You're Doing It Wrong: How to Grow Healthy Hair

How to naturally get the locks of your dreams

By Taylor Stephan Nov 11, 2015 12:35 AMTags
January JonesMatt Baron/BEI/REX Shutterstock

While most of us have spent a large part of the summer contemplating the lob, there's something about cooler weather (and the impending Victoria's Secret Fashion Show, perhaps) that makes longer locks feel much more seasonally appropriate.

If your hair is on the shorter side and you're dedicated to growing it out, or if your hair won't seem budge past that mid-point length no matter how hard you try to grow it out, it's likely frayed and just plain dehydrated. Getting your hair in shape this season is all about replenishing moisture and keeping ends healthy. For luscious locks like January Jones and Anne Hathaway's, celeb hairstylist Long Nguyen shares his tips for how stars keep their growing strands sexy and breakage-free. (Hint: It's easier than you think.)

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Hair Can Only Grow so Fast: If you've decided to naturally grow your hair out, one thing you must have is patience. "Average hair growth is half an inch to an inch in a month," revealed Long. So even if you are doing everything in your power to keep your strands undamaged, you'll need to be real with yourself that you won't be seeing a major difference overnight.

Split Ends Are the Enemy: Healthy hair is step number one, and that means avoiding split ends at all costs. "Once a split hair occurs the hair will stop growing," said Long. To stop ravaged ends before they even have a chance to start, Long suggested being diligent about booking a trim with your stylist every 10 to 12 weeks.

Know What to Ask for in a Trim: When you're in the chair, make it crystal clear to you stylist that your intention is to keep as much length as possible. If you are booking regular appointments and if your ends are only slightly frayed, you can ask to "just dust the ends." Dusting is a length-saving technique that takes off even less than a trim would. If you're overdue for an appointment, you can expect to trim off at least an inch of split ends, which will, of course, impede grow-out. 


Stick With Your Stylist: Most of us have stylists that we trust and return to on a regular basis, but especially while you are growing your hair out, it is imperative that you stay loyal. "You never know who is cut-happy," warned Long. In other words, now is not the time to try anything new.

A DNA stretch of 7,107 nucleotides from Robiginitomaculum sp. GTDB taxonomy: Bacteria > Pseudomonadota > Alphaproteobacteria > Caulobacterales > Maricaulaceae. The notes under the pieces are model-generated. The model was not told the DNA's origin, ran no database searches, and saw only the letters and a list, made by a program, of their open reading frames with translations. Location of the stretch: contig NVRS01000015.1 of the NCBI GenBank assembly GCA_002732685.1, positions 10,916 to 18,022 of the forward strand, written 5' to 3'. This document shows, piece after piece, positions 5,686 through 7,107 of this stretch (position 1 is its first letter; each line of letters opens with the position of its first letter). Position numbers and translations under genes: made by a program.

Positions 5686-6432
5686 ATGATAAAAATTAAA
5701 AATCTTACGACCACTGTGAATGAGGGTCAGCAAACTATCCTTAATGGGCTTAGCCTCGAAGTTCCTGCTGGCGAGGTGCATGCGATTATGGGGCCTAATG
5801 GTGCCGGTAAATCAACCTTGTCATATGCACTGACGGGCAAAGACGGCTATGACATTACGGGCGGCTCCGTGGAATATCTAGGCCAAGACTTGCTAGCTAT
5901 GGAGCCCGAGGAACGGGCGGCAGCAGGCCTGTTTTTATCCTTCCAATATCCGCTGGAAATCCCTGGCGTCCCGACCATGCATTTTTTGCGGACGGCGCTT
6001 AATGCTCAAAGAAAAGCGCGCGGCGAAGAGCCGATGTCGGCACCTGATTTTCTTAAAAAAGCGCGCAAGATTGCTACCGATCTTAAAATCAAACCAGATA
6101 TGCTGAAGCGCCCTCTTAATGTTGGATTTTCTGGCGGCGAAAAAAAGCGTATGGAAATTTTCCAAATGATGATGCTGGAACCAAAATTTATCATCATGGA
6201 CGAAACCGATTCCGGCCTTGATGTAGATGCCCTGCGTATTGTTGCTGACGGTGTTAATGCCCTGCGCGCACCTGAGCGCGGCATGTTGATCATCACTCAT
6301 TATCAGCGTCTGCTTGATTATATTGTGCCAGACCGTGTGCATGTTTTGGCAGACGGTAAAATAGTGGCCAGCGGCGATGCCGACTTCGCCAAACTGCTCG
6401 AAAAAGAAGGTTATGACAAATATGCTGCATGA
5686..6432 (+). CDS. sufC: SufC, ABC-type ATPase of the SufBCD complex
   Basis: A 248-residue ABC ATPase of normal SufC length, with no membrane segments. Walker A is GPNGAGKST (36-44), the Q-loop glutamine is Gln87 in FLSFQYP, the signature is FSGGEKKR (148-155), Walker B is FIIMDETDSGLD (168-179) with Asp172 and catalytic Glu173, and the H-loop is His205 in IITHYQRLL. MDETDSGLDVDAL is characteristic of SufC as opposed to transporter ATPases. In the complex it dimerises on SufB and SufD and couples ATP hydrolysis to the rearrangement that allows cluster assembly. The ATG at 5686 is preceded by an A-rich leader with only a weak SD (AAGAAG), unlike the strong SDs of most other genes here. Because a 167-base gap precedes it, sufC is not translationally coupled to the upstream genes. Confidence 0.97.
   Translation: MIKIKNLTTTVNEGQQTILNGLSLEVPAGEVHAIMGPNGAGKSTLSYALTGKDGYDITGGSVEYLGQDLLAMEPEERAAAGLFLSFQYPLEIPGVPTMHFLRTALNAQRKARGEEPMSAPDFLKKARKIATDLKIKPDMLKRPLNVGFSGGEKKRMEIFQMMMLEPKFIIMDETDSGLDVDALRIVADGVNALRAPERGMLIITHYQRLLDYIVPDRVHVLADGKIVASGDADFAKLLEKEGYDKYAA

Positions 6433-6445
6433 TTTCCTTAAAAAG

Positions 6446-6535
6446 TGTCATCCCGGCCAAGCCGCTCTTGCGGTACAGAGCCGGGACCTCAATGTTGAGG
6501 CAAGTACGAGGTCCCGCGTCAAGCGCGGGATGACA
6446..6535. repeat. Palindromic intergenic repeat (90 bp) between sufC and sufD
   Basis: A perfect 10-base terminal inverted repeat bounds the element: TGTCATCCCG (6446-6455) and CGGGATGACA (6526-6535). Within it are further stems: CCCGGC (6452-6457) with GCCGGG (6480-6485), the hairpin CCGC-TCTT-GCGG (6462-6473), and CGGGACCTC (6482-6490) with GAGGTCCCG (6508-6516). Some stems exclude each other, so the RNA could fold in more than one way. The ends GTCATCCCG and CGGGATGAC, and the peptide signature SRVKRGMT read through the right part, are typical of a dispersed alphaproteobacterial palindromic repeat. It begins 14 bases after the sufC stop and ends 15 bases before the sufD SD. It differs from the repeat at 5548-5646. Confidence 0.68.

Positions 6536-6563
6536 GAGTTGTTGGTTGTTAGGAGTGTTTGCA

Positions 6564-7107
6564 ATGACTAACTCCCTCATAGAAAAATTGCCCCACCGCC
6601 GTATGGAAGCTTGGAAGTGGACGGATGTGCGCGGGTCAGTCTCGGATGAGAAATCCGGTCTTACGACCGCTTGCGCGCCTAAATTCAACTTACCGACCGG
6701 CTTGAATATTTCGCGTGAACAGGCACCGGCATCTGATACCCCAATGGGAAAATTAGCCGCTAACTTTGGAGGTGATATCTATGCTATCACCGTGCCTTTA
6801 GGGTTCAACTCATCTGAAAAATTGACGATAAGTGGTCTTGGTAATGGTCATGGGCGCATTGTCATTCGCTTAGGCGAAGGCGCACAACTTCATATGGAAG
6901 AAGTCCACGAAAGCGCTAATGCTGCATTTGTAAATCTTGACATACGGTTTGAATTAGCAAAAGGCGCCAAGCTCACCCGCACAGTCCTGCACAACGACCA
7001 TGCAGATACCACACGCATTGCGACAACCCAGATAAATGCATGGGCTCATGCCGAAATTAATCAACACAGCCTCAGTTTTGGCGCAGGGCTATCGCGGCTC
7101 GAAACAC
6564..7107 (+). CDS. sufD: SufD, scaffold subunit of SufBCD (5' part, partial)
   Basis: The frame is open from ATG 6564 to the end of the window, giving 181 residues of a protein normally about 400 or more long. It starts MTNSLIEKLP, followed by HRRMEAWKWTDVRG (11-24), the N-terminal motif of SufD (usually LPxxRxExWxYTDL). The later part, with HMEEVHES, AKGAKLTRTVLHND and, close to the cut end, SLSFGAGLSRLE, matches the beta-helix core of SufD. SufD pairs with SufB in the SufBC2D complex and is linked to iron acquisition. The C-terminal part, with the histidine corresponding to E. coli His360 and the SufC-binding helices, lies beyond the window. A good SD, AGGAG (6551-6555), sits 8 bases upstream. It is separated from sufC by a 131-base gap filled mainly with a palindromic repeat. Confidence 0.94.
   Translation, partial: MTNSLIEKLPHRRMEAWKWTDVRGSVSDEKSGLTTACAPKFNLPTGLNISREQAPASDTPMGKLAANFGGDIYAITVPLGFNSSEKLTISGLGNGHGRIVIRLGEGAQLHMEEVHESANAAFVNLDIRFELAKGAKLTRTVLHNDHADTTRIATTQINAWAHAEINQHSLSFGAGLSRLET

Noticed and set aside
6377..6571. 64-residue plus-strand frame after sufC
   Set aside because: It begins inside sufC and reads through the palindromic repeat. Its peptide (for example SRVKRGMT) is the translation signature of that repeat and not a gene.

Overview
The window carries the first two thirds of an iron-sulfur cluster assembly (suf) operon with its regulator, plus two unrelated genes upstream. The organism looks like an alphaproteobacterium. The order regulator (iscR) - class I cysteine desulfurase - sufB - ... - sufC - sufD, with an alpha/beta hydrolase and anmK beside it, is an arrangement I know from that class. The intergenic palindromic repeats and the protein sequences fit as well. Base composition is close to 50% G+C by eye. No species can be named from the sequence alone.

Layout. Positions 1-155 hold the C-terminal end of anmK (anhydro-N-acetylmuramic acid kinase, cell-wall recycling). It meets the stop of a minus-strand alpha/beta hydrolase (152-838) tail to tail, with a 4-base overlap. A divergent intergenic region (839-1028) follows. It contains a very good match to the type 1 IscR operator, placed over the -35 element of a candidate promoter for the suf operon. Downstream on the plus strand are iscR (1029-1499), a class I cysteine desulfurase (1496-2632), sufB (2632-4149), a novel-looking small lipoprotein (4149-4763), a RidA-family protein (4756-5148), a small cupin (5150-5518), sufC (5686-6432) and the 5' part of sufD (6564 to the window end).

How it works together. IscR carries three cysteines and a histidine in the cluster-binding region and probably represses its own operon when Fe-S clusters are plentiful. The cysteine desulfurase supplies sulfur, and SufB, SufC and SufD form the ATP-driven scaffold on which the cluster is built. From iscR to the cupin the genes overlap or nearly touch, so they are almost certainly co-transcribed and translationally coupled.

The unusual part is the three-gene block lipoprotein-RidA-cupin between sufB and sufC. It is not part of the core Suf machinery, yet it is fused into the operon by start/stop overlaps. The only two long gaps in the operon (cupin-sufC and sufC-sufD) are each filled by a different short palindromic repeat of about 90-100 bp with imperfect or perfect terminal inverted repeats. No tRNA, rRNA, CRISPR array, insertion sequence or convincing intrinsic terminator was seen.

Invest in a Weekly Hair Mask: As the pro mentioned, keeping hair healthy is key to getting it to grow. This means that in addition to avoiding breakage you must also work to keep hair constantly hydrated. "If your hair is damaged, deep condition often," said the professional. While the majority of us likely have damaged hair from harsh dye jobs and heat styling, a once-weekly hair mask is essential for revival. Long recommended a hot oil treatment for coarse hair and a deep conditioning mask for those with a finer texture.

Shampoo Is Not as Necessary as You Think: Bet you didn't know that there's such a thing as too much shampoo. A lot of volumizing and clarifying shampoos actually strip your hair of natural oils that prime your hair for growth. The fix? "Use shampoo every other time and scrub with warm water in between," recommended Long. When it comes to conditioner, you are good to use that every time you shower for a guaranteed surge of moisture.

Take a Break From Heat Styling: Okay, we're going to warn you, this one is by far the most difficult to practice. We don't know about you, but we're almost-daily blasting our strands with some kind of heat. For healthy hair sake, the pro recommended cutting back on flat iron and curling iron usage as much as possible, saving heat styling for special occasions (re: upcoming holiday parties). If you're looking for a chic, heat-free style, try this slept-in wave that requires nothing but sleep.